Another Bird Blog I like is Bob Bushell's, he lives near the Forest of Dean
    His blog can be found here
    http://birdsfod.blogspot.co.uk/

    All the best Jan
    avatar
    chris c
    Member

    Status :
    Online
    Offline

    Posts : 3111
    Join date : 2015-07-26

    Re: Birds

    Post by chris c on Mon Apr 17 2017, 23:23

    That's the blue bird of happiness obviously.
    avatar
    Jan1
    Member

    Status :
    Online
    Offline

    Female Posts : 4098
    Join date : 2014-08-13

    Re: Birds

    Post by Jan1 on Tue Apr 18 2017, 18:12

    There are so many wonderful birds both here in the UK and further afield.

    Sitting at my computer with the window open, I can hear birds singing ... but can't see them, which is annoying, as the sound is so lovely (I think they hide from me sometimes  Exclamation )

    For those who are interested in birds and wildlife have a look at Phil's blog here

    http://anotherbirdblog.blogspot.co.uk/2017/04/tuesday-trundle.html

    All the best Jan
    avatar
    chris c
    Member

    Status :
    Online
    Offline

    Posts : 3111
    Join date : 2015-07-26

    Re: Birds

    Post by chris c on Fri Apr 21 2017, 22:13

    Your bluebird got me thinking, there aren't many truly blue European birds, off the top of my head I could think of Kingfisher, Bea Eater and Blue Rock Thrush.

    There are quite a lot with blue patches or markings though, Swallows are kind of blue-black and there are not a few that are blue-grey. Perhaps Derek would know, is that intense blue principally a New World colour or is it tropical - I don't know enough about African birds to know if they have any.

    I was also thinking about weird bird songs and calls

    Capercaillie - check out the lekking and male song

    http://www.xeno-canto.org/explore?query=capercaillie

    Great Reed Warbler

    http://www.xeno-canto.org/explore?query=great+reed+warbler

    They only turn up in the UK occasionally, I wonder if they may spread here to breed.

    Currently I have Sparrows and Great Tits pulling the fluff off the Pampas Grass seedheads to build their nests, and a pair of Goldfinches appear to be building in my shrubbery, stripping fibres from the honeysuckle stems. It also didn't take long before the Starlings noticed I was throwing out mealworms again, now they line up ready to pounce whenever they hear the back door open.
    avatar
    chris c
    Member

    Status :
    Online
    Offline

    Posts : 3111
    Join date : 2015-07-26

    Re: Birds

    Post by chris c on Tue Apr 25 2017, 00:35

    Big fall of migrants around the end of last week. Saturday I did Minsmere again and the reedbeds were full of the chuntering and chattering of Reed and Sedge Warblers. There was a Grasshopper Warbler and a Savi's as well but I heard neither. A couple of Lesser Whitethroats having a song duel from various bushes, and several Common Whitethroats, and House Martins have now joined the Swallows and Sand Martins. Sandwich Terns and a few Common Terns also. A Red Rumped Swallow has been seen, also Redstarts and Ring Ousels, and more Wheatears, and even a White Tailed Eagle, but I missed all them too. Still very few Willow Warblers which used to be just about the commonest summer visitor, but there was a Nightingale in magnificent song. I'd previously been to a few Nightingale locations but only a brief snatch of song on Westleton Common. Last year they were sparse and very late, and most of the Willow Warblers didn't arrive either. I think I heard a very distant Cuckoo.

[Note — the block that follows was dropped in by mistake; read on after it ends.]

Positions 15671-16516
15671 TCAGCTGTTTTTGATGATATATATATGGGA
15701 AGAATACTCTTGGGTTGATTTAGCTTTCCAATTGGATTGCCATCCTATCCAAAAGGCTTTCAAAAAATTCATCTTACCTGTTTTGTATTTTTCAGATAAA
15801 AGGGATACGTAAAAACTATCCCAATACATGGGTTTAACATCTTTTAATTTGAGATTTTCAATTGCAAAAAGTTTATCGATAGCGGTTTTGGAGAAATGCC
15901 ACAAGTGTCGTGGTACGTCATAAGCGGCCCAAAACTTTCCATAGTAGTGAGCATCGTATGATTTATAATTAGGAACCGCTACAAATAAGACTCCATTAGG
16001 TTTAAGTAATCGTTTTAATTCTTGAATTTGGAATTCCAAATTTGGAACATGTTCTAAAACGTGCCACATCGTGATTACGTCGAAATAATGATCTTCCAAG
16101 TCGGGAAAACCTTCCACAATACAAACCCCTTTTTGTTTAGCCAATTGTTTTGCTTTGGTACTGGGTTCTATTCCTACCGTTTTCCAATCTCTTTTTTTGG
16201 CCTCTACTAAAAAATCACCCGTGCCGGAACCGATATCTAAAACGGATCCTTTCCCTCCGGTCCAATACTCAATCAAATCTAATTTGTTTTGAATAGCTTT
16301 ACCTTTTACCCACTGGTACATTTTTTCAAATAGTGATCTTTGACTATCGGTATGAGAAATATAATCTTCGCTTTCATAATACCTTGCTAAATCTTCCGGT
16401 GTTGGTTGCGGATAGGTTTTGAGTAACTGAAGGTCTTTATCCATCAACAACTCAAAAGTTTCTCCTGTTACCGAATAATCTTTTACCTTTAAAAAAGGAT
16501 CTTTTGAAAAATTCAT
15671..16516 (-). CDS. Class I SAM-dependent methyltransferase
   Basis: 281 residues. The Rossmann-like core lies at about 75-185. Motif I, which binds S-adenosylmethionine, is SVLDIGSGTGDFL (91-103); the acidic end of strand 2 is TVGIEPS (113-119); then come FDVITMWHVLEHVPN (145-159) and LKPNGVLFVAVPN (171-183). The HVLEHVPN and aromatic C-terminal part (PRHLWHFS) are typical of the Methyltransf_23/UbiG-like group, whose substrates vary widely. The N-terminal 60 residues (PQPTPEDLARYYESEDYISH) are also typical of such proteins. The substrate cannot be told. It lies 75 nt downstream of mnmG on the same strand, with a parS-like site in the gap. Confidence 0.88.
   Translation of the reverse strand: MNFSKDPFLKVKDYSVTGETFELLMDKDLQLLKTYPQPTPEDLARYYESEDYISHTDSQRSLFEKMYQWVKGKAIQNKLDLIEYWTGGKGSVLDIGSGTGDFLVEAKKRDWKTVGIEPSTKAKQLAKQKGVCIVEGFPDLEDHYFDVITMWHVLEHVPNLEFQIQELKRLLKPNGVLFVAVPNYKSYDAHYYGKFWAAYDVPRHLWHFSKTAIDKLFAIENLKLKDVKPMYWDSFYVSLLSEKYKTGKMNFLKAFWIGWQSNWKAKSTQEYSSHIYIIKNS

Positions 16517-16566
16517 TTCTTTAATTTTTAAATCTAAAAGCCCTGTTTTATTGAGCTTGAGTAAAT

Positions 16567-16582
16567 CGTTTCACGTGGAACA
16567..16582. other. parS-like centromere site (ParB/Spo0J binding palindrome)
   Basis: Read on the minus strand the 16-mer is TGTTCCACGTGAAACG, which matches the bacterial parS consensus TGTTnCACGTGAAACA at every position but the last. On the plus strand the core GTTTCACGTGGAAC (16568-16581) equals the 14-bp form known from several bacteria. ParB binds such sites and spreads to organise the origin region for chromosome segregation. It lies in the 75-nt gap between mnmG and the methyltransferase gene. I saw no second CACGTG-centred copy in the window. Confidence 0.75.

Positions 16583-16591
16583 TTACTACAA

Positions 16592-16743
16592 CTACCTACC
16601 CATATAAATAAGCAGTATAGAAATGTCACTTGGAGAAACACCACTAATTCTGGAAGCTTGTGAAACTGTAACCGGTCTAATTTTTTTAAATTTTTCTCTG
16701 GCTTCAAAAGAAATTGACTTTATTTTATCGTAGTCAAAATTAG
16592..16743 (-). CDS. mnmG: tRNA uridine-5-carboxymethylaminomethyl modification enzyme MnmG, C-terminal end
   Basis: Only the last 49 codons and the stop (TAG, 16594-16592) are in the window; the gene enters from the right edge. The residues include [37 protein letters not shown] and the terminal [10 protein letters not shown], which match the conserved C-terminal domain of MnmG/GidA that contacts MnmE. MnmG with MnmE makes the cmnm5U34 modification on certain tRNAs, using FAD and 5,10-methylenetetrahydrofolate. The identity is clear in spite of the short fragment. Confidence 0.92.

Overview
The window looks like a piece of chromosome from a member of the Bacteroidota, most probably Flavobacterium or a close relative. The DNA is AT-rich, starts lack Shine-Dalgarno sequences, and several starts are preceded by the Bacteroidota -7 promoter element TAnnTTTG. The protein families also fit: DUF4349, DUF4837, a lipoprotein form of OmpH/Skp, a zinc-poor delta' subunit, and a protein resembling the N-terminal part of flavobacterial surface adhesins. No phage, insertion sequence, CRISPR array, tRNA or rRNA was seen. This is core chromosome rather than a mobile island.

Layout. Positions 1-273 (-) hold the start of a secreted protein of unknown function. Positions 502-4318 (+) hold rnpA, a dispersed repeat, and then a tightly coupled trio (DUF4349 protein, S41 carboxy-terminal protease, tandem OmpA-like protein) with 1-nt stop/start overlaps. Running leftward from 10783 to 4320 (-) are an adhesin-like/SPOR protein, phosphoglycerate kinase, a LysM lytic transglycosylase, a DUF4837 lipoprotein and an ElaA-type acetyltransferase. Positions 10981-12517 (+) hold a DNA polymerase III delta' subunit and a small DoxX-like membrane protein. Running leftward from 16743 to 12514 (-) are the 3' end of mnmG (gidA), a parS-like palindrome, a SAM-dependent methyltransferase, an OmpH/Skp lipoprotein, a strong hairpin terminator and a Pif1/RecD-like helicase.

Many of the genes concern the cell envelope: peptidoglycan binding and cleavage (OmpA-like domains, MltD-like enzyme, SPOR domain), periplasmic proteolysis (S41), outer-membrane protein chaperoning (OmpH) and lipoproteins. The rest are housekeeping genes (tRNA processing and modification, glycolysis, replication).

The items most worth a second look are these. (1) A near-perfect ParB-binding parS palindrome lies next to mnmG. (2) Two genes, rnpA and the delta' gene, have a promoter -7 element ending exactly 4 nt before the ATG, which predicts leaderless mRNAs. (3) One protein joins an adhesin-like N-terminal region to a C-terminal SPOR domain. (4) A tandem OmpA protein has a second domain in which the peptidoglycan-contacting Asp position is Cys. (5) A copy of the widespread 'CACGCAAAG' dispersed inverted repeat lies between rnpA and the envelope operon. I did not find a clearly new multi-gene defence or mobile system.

Went over to the Big Hide which was full of macho-man birders, the kind that glare menacingly at you "You looking at my bird???" who were all talking loudly about how much beer they drank in various exotic parts of the world. There were a couple of Great Crested Grebes posing, and a convoy of three otters swam by in the distance.

    Several of us went out onto the boardwalk to get away from the noise, but we failed to hear the Savi's Warbler. There were a couple of pairs of Bearded Tits though, which appeared to be collecting nesting material then flying long distances across the reedbed to where they were presumably building, then flying back again empty. Nine times out of ten you hear them without seeing them, and it was the first time for several of the visitors. All the usual stuff - to me - but relative rarities to some of the others, Marsh Harriers, Bitterns booming sporadically, Black tailed Godwits changing into their summer plumage.

    After about a five mile walk I stuffed lamb chops and asparagus into my face and went for a lie down, aided by Malcolm Kendrick-approved red wine.